Reefers are refrigerated containers commonly used for transporting perishable goods such as meat, fish, vegetables and fruit. Nowadays, reefers are responsible for 40% of the total energy consumption of container terminals, when connected to the electricity grid on shore. Every time when a large number of reefers is plugged-in after arrival, peaks in energy consumption occur. As container terminals purchase energy using a demand-based fee, exceeding the reserved capacity during peak times increases the energy costs of the terminal significantly. So far the literature has not dealt with the root causes of peak energy consumption of reefers, or ways to reduce these peaks. The aim of this paper is to identify the root causes and to quantify their importance. We use data of energy consumption of reefers at a large container terminal, over the period of 1 year. In order to identify the importance of factors, we apply a sequential multiple regression analysis approach with backwards feature selection. Variations in energy demand are explained for 77% by the arrival pattern of containers, for about 5% by dwell time and for 2% by other factors, such as container temperature at plug-in. Promising approaches to reduce peak energy consumption of reefers includes dynamic pricing, energy management and specific peak shaving strategies.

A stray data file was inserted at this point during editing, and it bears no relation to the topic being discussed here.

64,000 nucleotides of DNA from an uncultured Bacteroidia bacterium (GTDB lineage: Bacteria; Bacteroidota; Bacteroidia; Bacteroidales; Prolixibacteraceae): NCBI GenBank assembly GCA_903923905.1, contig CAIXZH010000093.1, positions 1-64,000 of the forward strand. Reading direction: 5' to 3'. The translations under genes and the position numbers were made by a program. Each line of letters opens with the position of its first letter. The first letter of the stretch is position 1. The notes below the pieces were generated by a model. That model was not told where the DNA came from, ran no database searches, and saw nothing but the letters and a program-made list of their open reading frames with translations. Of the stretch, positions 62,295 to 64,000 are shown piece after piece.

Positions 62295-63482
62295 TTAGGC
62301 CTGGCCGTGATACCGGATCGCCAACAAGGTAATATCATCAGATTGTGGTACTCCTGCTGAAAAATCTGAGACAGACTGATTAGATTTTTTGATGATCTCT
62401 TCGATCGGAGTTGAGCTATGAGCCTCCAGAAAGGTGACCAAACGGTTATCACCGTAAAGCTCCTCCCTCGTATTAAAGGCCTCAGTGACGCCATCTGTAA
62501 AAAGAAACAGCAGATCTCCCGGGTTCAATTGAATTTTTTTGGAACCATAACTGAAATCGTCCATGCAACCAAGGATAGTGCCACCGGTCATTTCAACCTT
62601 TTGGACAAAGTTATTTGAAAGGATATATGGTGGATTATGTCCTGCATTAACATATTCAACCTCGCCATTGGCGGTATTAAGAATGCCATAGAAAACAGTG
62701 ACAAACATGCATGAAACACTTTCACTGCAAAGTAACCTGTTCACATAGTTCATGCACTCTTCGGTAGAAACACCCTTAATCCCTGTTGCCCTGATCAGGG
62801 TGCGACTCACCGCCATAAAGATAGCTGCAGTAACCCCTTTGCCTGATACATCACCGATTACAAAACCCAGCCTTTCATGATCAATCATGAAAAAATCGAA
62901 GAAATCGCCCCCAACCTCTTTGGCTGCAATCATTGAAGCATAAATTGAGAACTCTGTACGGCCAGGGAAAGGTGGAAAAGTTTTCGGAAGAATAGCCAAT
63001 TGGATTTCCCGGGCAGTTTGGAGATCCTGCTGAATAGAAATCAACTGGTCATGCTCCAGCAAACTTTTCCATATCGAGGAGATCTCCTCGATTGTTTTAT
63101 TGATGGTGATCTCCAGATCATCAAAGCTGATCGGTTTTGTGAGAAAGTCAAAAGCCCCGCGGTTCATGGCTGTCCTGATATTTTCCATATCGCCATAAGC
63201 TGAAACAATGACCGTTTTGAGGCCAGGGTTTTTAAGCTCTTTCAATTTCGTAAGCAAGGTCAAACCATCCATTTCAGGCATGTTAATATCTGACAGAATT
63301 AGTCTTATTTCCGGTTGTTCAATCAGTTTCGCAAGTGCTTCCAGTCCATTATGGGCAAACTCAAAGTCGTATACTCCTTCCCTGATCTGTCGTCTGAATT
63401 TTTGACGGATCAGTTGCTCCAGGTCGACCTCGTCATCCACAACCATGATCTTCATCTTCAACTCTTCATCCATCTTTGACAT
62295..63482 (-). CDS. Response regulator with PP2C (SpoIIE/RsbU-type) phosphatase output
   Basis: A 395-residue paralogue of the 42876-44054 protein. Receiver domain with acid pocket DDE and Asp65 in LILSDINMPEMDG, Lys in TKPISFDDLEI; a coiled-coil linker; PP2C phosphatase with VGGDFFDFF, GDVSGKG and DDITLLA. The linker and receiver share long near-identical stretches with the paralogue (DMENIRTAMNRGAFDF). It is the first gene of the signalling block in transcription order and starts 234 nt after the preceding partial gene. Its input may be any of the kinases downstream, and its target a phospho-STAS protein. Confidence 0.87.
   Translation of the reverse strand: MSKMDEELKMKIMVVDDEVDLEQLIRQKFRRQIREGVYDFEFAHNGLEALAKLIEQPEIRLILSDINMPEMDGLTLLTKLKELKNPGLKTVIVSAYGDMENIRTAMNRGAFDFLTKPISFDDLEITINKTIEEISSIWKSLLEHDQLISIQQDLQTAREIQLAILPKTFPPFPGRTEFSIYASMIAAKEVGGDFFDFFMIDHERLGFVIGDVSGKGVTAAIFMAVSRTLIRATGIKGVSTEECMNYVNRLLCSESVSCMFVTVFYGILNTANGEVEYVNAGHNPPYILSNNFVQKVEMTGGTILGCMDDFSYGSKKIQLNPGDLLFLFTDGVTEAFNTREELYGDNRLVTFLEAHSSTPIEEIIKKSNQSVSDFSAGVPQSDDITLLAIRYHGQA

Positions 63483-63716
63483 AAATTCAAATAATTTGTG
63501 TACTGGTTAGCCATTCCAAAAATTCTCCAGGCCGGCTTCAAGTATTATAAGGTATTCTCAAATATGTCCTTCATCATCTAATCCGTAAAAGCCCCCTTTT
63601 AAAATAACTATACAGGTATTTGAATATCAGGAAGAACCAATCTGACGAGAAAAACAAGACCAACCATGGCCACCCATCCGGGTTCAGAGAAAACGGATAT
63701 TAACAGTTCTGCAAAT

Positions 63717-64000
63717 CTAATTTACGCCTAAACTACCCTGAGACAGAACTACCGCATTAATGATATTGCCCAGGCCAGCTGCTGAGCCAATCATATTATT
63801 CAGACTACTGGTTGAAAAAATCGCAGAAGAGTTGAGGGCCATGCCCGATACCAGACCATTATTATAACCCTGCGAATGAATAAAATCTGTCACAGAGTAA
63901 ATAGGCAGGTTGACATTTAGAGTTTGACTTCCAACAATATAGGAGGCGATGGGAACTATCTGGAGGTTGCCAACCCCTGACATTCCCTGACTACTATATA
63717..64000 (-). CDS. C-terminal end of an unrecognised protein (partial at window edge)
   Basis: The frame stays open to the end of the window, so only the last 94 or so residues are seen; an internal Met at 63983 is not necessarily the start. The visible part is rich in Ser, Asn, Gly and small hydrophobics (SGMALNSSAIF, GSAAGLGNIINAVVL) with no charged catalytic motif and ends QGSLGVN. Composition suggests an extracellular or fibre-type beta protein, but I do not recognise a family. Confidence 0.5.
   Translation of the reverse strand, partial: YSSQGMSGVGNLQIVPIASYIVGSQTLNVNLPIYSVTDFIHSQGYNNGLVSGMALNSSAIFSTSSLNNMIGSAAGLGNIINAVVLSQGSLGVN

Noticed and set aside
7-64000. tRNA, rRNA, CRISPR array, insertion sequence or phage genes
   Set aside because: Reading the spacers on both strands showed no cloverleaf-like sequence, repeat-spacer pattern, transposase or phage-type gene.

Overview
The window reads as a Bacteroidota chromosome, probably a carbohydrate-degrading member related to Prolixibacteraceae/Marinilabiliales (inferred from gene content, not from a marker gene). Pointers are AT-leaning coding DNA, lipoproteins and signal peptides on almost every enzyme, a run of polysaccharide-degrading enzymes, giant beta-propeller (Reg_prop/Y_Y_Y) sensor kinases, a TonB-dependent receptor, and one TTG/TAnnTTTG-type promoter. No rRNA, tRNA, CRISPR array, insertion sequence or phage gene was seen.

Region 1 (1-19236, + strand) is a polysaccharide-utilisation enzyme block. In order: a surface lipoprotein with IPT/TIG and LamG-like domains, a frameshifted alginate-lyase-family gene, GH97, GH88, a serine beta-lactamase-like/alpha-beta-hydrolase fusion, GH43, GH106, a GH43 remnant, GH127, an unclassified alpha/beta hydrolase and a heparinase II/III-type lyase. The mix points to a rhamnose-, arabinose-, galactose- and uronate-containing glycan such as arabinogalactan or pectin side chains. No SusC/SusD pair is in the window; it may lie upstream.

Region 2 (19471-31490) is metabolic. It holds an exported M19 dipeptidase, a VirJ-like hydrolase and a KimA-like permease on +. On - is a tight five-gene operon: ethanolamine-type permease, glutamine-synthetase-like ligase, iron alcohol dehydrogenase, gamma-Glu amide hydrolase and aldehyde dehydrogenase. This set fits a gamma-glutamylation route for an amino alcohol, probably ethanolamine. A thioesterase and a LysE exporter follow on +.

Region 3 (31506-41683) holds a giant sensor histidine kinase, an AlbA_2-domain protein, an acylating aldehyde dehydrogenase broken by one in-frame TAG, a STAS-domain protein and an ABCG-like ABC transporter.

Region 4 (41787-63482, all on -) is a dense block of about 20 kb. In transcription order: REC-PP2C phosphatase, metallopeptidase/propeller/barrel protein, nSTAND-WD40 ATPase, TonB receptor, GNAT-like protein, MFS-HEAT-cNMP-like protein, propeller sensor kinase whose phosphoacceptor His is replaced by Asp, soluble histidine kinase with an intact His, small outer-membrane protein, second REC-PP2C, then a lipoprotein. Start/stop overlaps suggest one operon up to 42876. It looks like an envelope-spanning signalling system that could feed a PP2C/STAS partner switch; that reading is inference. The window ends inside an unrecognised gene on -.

Reefers, Energy consumption, Container terminals, Data analysis, Regression analysis,
Journal of Shipping and Trade
Department of Public Administration

van Duin, J.H.R, Geerlings, H, Tavasszy, L.A, & Bank, D.L. (2019). Identifying factors causing peak energy consumption of reefers at container terminals. Journal of Shipping and Trade, 4(1), 1–17. doi:10.1186/s41072-019-0040-y